British Airways raised some eyebrows earlier this week when it announced it would offer limited in-flight use of cell phones. For the moment, BA is willing to allow only SMS and data usage on business-class flights from London to JFK.
BA is following in the footsteps of several other airlines. Emirates was the first to offer cell phone usage during flights –- including voice calls (at a pricey $2.80 per minute). According to Emirates' U.S. site, it's currently charging $1 per SMS/e-mail, and the airline has plans to outfit its entire fleet with the technology. Air France, BMI, and Qantas also have begun allowing varying usage of cell phones during flights. BMI is in the middle of a six-month trial of its OnAir service (no voice calls and the trial is for a single Airbus A320 flying between London and Moscow), while Qantas announced early last year that the initial data-only evaluation "was a great success" and would be outfitted to Boeing 767 and Airbus A330 flights in Australia. Air France not only allows data usage but also held a trial last year for voice calls, both a rare move and apparently still a work in progress, as the voice calls were said to be of poor quality.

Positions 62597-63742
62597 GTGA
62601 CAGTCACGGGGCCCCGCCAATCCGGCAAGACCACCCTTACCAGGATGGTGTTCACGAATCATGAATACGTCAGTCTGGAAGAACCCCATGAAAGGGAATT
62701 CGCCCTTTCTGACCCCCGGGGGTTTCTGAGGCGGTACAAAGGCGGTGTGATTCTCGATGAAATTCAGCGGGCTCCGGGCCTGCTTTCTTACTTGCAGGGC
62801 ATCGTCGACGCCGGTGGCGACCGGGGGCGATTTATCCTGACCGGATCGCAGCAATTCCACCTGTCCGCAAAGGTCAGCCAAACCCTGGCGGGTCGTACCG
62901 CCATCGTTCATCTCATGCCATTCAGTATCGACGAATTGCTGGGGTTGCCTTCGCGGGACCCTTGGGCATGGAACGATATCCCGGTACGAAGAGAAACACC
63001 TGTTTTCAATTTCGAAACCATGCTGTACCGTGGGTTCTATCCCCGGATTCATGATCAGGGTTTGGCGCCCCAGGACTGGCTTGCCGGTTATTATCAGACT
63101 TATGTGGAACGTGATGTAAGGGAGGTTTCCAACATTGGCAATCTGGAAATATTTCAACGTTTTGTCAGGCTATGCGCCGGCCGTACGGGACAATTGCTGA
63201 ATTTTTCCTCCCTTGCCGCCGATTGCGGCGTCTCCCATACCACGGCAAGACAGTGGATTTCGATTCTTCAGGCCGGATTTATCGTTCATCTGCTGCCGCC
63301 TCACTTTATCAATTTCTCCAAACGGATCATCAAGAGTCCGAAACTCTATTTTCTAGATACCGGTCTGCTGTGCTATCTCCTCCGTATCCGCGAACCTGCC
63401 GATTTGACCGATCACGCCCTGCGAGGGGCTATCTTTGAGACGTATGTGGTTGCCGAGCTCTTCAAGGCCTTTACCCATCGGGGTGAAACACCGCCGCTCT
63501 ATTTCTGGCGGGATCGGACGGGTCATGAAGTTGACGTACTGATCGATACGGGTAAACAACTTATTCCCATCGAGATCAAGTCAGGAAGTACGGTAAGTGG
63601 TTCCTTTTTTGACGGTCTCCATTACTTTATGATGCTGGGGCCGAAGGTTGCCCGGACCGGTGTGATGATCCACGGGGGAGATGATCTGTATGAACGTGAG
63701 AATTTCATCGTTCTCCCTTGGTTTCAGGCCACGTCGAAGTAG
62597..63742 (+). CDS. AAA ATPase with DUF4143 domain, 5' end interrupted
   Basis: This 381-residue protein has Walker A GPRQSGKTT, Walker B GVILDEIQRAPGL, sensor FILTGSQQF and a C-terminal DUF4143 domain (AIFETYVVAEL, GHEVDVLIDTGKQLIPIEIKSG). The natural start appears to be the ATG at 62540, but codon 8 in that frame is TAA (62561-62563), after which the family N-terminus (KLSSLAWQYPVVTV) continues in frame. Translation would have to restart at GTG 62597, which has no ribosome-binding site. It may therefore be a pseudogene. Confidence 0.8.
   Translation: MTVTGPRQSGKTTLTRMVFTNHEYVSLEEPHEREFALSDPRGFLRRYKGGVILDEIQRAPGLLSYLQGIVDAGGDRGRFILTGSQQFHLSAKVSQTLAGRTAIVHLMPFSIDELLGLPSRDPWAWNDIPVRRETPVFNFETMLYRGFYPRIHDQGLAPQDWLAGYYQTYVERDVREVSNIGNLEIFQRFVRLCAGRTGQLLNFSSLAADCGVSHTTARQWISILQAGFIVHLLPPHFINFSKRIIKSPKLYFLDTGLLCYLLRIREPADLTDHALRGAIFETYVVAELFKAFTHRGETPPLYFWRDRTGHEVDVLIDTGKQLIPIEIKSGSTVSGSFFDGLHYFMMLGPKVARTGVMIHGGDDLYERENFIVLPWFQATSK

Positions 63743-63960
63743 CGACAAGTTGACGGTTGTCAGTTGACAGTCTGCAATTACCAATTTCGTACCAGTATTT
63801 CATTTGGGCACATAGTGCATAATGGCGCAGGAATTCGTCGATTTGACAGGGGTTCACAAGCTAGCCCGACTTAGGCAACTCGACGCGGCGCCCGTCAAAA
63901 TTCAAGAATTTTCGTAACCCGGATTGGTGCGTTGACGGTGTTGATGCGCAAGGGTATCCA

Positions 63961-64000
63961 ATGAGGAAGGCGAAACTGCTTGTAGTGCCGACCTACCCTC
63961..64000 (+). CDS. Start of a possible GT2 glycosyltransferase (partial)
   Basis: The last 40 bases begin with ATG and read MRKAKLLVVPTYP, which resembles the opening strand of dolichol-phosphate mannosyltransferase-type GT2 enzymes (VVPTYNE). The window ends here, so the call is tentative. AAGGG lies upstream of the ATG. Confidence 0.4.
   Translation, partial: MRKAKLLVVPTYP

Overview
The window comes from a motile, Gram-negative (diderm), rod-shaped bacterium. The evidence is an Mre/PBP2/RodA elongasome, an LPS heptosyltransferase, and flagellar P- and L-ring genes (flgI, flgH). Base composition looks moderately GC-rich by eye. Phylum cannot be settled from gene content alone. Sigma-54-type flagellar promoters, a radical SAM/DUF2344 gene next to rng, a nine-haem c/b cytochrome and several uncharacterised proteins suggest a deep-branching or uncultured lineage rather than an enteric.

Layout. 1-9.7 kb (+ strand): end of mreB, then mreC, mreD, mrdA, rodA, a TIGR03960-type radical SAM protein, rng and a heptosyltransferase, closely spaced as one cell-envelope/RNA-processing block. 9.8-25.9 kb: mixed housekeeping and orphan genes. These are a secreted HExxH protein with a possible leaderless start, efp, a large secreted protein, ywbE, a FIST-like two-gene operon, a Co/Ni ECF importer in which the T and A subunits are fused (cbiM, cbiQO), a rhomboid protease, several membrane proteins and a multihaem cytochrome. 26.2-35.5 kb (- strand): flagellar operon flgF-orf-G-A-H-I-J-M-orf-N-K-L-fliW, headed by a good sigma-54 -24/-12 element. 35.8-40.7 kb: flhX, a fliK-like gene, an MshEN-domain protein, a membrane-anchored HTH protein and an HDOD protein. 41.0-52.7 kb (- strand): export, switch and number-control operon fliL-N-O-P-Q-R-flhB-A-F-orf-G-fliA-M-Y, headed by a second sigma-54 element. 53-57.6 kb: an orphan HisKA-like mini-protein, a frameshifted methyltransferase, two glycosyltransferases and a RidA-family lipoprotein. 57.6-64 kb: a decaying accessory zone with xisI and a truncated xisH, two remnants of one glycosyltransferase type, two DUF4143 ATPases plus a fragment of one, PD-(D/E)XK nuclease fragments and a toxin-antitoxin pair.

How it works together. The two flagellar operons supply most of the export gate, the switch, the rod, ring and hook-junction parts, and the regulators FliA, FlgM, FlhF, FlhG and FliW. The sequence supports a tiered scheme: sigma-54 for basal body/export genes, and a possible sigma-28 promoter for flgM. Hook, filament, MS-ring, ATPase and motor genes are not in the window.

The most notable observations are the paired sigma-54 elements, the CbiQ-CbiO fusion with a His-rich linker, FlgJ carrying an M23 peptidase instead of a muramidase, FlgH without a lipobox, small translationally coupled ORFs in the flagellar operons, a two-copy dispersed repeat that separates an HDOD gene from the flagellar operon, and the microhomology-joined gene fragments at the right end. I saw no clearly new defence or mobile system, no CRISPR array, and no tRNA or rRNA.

According to the Telegraph, "BA might consider the introduction of voice calls if the text messaging service proved successful." But the general feedback indicates that BA customers would abandon the airline if it starts permitting fliers to prattle on their cell phones during a flight. As other airlines begin picking up on the trend of offering data plan usage, very few have given the go-ahead to extend their plans to include voice calls. The message boards show that while business fliers are relieved to be able to continue working while flying, no one wants to be a forced participant in other people's conversations. That, of course, is what the bus is for.
This story, "Mobile Data Takes Flight on British Airways " was originally published by InfoWorld.